Three shouts on Sunday, followed by one on Monday, for Appledore RNLI
Good weather brings busy times for the volunteer lifeboat crew.
However when the catamaran arrived at the Fairway Buoy it found it could not enter the Estuary due to the wind direction, but was being blown further west. The yacht sailing to their assistance was only making 3 knots so was contacted by the lifeboat helm to stand down and the lifeboat would take over, taking the catamaran safely in tow into the River Torridge and to its mooring at Instow.
At 5.20 in the afternoon the pagers went off again with the Coastguard requesting help following a report from a member of the public that three people were cut off on an incoming tide at Zulu Bank at the mouth of the estuary near Bideford Bar.
Just as the volunteer crew were about to launch the inshore lifeboat, the launch was cancelled after the first informant had watched the three who were cut off make it safely back to shore.
At 9.30 Sunday evening numerous 999 calls were made to made to Falmouth Coastguards reporting a swimmer in difficulty off Westward Ho Slipway. The crew were immediately paged and the inshore lifeboat launched.
A young man on shore saw the person in difficulty, borrowed a paddle board from a member of the public and paddled out to assist, managing to get the unresponsive casualty onto the board but was unable to get it back to shore. The owner of a small motor boat, who became aware of the incident via the radio, went to assist and the casualty was transferred to the boat.
The casualty was then transferred to the inshore lifeboat as soon as it arrived on scene a few moments later where the crew commenced immediate casualty care, requesting the assistance of the all-weather boat as there was the possibility of another person in the water. The girlfriend of the casualty was later located on shore, was not in difficulty, and confirmed the casualty was alone.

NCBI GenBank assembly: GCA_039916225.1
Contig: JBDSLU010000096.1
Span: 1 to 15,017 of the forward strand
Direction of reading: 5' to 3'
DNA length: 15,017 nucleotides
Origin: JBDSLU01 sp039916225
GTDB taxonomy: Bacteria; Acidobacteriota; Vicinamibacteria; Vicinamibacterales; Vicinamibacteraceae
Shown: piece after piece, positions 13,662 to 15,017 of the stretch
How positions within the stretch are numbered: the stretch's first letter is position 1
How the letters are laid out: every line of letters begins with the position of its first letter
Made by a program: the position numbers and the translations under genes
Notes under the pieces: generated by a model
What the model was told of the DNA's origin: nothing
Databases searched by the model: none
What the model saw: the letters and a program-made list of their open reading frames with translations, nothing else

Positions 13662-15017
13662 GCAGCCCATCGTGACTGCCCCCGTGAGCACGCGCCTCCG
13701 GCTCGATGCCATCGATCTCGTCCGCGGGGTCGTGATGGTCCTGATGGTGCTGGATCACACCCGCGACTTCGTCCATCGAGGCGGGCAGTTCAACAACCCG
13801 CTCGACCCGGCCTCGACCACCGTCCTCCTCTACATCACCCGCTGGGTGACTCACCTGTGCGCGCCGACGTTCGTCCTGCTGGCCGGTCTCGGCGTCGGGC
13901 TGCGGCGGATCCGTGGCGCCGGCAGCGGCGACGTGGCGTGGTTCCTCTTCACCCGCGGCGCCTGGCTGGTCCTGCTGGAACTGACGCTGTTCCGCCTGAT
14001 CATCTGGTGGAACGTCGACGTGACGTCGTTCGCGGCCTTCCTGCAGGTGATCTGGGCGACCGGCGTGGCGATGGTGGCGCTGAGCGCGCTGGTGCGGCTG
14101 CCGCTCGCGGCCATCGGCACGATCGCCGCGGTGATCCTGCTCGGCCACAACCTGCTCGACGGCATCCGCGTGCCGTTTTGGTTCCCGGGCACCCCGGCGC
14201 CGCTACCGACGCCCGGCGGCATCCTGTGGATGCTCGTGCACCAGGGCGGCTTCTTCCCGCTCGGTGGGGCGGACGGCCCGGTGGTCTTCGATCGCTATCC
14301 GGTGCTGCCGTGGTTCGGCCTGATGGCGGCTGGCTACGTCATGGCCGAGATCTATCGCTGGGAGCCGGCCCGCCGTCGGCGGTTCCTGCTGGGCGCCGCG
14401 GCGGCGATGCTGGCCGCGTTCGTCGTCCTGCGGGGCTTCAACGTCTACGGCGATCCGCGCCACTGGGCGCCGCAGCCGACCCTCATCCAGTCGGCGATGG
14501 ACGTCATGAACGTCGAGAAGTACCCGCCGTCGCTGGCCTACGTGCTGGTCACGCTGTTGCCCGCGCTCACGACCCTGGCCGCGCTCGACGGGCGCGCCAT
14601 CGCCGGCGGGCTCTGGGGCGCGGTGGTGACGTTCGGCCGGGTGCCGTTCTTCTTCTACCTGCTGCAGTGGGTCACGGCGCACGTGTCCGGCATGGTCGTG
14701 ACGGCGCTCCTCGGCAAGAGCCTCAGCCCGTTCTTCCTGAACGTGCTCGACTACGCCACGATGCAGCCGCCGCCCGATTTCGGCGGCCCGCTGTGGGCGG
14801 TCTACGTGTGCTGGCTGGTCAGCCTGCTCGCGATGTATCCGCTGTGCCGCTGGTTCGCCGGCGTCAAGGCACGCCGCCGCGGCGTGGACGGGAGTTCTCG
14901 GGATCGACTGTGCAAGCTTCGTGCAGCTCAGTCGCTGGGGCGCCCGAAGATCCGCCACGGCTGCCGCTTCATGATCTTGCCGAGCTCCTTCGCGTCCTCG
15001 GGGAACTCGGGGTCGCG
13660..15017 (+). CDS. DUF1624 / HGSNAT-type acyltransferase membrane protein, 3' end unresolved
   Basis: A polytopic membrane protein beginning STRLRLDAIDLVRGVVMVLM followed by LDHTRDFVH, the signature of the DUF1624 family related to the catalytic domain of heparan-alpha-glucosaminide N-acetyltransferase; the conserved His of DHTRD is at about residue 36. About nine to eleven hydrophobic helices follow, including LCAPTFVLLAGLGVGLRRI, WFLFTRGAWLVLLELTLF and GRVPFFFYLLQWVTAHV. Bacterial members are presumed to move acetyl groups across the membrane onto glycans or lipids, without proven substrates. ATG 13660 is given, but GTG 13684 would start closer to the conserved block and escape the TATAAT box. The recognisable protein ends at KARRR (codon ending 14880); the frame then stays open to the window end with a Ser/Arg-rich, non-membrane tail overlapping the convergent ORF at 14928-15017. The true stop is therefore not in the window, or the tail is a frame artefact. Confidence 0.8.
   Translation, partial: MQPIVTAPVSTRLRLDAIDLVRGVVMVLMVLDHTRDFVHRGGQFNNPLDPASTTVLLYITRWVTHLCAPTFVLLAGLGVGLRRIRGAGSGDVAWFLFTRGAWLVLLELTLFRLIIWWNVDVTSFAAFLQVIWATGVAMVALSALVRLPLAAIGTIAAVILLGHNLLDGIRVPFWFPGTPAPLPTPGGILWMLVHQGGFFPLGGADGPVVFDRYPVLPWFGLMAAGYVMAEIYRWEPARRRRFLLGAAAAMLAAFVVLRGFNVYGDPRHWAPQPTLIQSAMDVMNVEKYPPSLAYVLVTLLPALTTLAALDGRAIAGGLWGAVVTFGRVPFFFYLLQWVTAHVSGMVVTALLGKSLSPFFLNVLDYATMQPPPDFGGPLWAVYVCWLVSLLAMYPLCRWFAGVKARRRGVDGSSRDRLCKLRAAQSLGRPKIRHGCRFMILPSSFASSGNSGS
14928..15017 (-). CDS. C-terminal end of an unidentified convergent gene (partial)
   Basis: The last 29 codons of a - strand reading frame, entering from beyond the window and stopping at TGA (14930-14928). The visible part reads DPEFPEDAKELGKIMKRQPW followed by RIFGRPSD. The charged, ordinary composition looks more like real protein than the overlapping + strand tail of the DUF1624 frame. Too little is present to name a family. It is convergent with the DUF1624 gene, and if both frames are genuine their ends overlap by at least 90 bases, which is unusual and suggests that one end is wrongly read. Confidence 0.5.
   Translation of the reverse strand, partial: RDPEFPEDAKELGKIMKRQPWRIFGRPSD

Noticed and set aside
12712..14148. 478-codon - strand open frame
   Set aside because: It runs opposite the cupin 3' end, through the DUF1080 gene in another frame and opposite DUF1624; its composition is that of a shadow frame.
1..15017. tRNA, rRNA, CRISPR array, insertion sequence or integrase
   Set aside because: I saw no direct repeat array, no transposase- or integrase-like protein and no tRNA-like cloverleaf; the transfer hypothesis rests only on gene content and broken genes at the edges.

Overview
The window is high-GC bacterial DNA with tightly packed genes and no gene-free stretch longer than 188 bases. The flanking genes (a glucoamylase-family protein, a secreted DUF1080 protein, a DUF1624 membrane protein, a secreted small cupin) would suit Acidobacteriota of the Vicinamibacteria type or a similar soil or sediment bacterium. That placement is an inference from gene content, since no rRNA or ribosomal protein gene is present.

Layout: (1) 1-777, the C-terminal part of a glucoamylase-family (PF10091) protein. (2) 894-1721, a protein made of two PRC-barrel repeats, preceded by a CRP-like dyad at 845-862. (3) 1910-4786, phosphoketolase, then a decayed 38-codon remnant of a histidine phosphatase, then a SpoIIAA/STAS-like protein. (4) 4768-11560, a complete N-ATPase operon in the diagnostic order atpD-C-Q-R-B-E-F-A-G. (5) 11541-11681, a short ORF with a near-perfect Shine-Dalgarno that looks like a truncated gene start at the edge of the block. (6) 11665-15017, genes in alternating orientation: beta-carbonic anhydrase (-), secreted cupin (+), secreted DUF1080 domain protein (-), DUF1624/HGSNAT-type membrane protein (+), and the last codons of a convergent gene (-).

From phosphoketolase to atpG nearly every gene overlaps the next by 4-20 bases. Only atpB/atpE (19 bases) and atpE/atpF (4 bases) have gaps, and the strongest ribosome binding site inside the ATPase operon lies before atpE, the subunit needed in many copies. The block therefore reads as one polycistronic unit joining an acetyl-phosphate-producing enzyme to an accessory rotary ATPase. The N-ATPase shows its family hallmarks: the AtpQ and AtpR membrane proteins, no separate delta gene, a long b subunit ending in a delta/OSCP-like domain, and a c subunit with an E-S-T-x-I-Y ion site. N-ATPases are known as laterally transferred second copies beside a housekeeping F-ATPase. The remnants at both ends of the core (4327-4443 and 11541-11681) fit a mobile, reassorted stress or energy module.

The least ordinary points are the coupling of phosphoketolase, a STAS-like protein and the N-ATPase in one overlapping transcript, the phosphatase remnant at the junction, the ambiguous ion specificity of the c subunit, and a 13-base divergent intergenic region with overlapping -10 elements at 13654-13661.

A Coastguard helicopter was also on scene and when the all-weather lifeboat arrived it was decided an easier winch for the helicopter winchman would be from the larger lifeboat so the casualty was then transferred from the smaller lifeboat to the larger ready for winching to a land ambulance on scene at the burrows, and from there to hospital.
As both lifeboats were returning to station they were re-tasked to the same area with reports that there was indeed a second person in the water, appearing unresponsive. Following a thorough search this was revealed to be a large log and the boats were stood down, returning back to the station at 11.00 pm.
The next evening, Monday 18 July, a tasking request was received from Falmouth coastguard asking for the launch of the inshore lifeboat to help an individual who had fallen off his boat near the New Quay. The boat engine was still running and the casualty, even though he was wearing a lifejacket, was unable to get back on board. The crew quickly located the casualty and he was helped back on board and the crew checked all was then well with him.
Key facts about the RNLI
The RNLI charity saves lives at sea. Its volunteers provide a 24-hour search and rescue service around the United Kingdom and Republic of Ireland coasts. The RNLI operates 238 lifeboat stations in the UK and Ireland and more than 240 lifeguard units on beaches around the UK and Channel Islands. The RNLI is independent of Coastguard and government and depends on voluntary donations and legacies to maintain its rescue service. Since the RNLI was founded in 1824, its lifeboat crews and lifeguards have saved over 142,700 lives.
Learn more about the RNLI
Contacting the RNLI - public enquiries